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My Day of Interactive Applied Anatomy

Updated: Jun 5

I have already attended three of Gillian’s 2 Day courses so was excited to add another one to my growing list. This time round it was the One-Day Interactive Anatomy course. Now, I LOVE anatomy - it's a bit of a thing of mine - so I arrived nice and early to grab a seat at the front!

The classroom - a specially converted barn - looked amazing and was filled with skeletons and bones! There were two fully assembled skeletons on what looked like giant skateboards; a painted model of a horse; two tables each containing a full skeleton but all the bones were higgledy-piggledy on the surface; and all around the room there were models of various equine bits such as the pelvis with its various sacroiliac ligaments, several skulls, a magnetic model of a tarsus which you could pull apart and rebuild, and something similar for the carpus, too. I was in bony heaven!


Horses Inside out: Interactive Applied Anatomy - bone tables

After a quick round-robin introduction of names, we dived straight in and looked at the skull. The head is my least well known area of anatomy so I found this particularly fascinating. Did you know that it is made up of 34 bones! 34! It also houses the smallest bones in the body - those tiny little ones that are found in the ear. But, as I soon realised, it’s not just bones that are important but also the holes that can be found within them. There are several foramen, or holes, that allow the nerves to pass through the bone and reach their target muscles. It’s so obvious when you think about it that nerve fibres will need a way to pass through the skull, but it wasn’t until I saw the foramen myself that I could envisage exactly how they got from the inside to the outside of the bony walls. I think my favourite foramen is the Mental Foramen. Anatomy really is mental the way it all works together.


Horses Inside out: The anatomy of the head



Horses Inside out: The anatomy of the head

If you would like to learn more about the anatomy of the horse's head, I'd strongly recommend Gillian's book (which I purchased on the day) Illustrated Head Anatomy. As well as being full of amazing illustrations, it also includes useful and instructional videos.




After the head, we moved on to getting a better understanding of the vertebrae and ribs. Gillian divided us into two groups and set us the challenge of assembling our own spine from the first cervical vertebra to the last caudal vertebra including the ribs. That was great fun and I think probably the best way to learn - it was by trying to fit one bone to another that we could really see and understand how the various joints work.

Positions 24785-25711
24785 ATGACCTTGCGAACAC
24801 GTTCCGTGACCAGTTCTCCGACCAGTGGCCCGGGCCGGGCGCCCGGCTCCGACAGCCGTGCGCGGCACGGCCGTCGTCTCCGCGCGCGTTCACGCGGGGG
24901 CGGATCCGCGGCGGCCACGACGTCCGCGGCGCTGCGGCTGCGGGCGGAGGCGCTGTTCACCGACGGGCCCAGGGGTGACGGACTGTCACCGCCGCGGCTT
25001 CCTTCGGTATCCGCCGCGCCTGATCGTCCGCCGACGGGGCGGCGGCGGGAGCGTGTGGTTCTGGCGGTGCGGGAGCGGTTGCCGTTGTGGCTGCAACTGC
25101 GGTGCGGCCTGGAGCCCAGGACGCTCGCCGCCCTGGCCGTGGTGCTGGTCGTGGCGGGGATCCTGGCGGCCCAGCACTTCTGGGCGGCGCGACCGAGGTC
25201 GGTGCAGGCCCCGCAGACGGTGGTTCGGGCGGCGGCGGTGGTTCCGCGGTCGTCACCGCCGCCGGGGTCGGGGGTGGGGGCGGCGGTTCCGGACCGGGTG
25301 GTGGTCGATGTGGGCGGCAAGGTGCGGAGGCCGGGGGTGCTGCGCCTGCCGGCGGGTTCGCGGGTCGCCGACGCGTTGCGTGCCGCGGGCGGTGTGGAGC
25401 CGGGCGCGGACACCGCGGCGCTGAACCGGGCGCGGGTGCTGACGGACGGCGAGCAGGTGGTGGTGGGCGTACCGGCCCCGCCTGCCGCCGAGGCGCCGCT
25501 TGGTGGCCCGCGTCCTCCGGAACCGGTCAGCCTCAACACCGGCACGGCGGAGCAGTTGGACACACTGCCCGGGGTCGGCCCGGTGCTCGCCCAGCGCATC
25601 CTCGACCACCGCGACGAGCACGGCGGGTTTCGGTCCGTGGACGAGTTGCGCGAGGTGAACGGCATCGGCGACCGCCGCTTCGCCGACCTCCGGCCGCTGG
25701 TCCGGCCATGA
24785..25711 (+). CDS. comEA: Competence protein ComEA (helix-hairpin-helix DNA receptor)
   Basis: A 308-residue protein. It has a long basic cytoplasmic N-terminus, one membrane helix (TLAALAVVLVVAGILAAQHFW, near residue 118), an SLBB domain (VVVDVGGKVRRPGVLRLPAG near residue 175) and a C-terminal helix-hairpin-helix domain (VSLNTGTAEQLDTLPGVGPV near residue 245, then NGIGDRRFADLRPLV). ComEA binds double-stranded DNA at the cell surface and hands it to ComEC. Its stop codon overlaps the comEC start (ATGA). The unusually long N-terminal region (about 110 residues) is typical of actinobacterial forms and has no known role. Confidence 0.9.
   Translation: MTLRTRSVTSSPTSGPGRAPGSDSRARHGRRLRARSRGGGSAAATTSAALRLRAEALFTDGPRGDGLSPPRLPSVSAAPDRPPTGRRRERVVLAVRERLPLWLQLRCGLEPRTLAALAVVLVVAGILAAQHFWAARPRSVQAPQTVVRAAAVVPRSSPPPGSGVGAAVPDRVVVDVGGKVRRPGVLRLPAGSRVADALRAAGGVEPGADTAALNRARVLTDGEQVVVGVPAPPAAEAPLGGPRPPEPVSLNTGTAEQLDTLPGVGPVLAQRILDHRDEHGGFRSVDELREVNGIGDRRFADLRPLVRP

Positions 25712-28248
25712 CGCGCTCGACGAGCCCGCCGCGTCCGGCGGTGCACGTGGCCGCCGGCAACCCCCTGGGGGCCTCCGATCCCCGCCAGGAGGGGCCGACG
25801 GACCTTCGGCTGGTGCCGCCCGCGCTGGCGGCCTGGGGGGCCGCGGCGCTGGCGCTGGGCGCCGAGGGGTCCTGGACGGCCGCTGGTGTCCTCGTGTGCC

Horses Inside out: Interactive Applied Anatomy - bones table

We repeated the learn-then-build pattern with the forelimbs and hindlimbs. Points of interest that are probably well known to most of you, but were new to me, included the fact that the forelimb cannon bones are visibly shorter than the hindlimb ones; the tarsal bones of the hock fit together more neatly and tightly than the carpal bones - in fact, it is not unusual for the tarsal bones to fuse together; and the medial splint bones are bigger and heavier (if you are holding them!) than the lateral splint bones.


Horses Inside out: Carpus and Tarsus magnetic models


We also had the opportunity throughout the day to go outside and feel for the bony structures we had just discussed in class on Gillian’s amazingly patient and friendly horses. At one stage we were trying to locate one of the sacroiliac ligaments which entailed gently pressing one’s thumb up under the tail alongside the horse’s bottom. Our equine buddies did not bat an eyelid. In fact, Norman, the lovely 17hh horse I was fumbling around on, kindly held his tail to one side so I could concentrate more on the matter in hand!



This Interactive Anatomy day was absolutely fantastic. It flew by far too quickly and I could easily have come back the next day to learn some more. If I could have had my way, I would have come back every day for the rest of the week. Gillian’s style of teaching is brilliant: she is friendly, patient and professional. No question is too silly and even though she has been surrounded by these skeletons and has been teaching for years, her passion and energy for the subject matter infectiously shine through. I can’t recommend this course enough. One never, ever stops learning and I am already planning on booking my place on next year’s course - and I do hope to see you there, too!

Horses Inside out: working out where all the bones go!


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